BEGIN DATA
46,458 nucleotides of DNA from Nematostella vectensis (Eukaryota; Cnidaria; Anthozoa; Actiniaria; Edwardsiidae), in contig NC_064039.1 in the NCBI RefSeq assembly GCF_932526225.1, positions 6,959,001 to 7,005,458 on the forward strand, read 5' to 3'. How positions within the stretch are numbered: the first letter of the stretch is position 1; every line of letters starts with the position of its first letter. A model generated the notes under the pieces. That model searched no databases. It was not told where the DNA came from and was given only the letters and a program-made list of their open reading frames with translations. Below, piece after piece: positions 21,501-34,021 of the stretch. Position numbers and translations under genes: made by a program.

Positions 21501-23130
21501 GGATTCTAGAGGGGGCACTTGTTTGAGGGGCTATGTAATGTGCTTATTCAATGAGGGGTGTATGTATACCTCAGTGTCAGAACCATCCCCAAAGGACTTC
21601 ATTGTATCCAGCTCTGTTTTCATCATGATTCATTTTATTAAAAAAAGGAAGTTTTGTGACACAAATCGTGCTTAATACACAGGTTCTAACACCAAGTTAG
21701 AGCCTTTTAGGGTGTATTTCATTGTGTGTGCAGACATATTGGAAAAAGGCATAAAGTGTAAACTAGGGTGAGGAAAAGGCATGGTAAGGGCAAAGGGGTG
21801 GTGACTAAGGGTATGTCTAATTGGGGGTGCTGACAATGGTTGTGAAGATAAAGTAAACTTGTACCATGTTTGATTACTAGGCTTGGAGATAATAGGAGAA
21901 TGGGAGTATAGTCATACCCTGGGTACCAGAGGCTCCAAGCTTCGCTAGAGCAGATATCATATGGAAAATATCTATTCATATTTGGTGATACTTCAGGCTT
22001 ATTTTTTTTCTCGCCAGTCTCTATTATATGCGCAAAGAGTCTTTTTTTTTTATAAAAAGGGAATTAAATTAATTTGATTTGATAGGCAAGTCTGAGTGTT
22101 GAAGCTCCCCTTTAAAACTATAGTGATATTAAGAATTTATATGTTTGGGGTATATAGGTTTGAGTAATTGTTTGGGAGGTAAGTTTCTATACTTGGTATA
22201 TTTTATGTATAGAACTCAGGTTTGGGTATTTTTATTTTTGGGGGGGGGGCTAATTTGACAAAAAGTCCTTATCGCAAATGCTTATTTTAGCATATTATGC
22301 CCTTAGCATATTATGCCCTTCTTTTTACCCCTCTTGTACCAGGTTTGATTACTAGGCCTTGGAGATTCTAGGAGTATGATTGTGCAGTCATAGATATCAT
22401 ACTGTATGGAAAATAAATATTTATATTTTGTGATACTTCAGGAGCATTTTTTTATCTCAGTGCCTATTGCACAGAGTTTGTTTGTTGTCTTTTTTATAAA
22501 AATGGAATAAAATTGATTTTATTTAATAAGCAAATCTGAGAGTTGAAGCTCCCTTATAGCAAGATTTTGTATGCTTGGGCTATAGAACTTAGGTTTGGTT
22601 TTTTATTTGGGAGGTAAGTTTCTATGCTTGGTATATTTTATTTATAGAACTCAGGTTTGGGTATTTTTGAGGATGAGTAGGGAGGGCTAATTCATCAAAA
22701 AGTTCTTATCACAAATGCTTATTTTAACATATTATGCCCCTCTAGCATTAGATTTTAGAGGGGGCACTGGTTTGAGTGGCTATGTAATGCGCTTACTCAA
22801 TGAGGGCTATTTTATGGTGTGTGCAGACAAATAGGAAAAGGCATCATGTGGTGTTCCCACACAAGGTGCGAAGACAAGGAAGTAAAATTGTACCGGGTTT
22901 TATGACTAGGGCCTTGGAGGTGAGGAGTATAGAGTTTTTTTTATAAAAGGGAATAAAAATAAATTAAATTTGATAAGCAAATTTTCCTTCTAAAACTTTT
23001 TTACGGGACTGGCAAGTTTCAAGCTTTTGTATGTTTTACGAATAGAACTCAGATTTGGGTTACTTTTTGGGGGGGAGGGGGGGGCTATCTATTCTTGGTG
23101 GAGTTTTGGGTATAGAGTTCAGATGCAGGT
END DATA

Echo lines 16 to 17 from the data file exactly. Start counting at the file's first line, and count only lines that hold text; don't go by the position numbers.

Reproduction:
22801 TGAGGGCTATTTTATGGTGTGTGCAGACAAATAGGAAAAGGCATCATGTGGTGTTCCCACACAAGGTGCGAAGACAAGGAAGTAAAATTGTACCGGGTTT
22901 TATGACTAGGGCCTTGGAGGTGAGGAGTATAGAGTTTTTTTTATAAAAGGGAATAAAAATAAATTAAATTTGATAAGCAAATTTTCCTTCTAAAACTTTT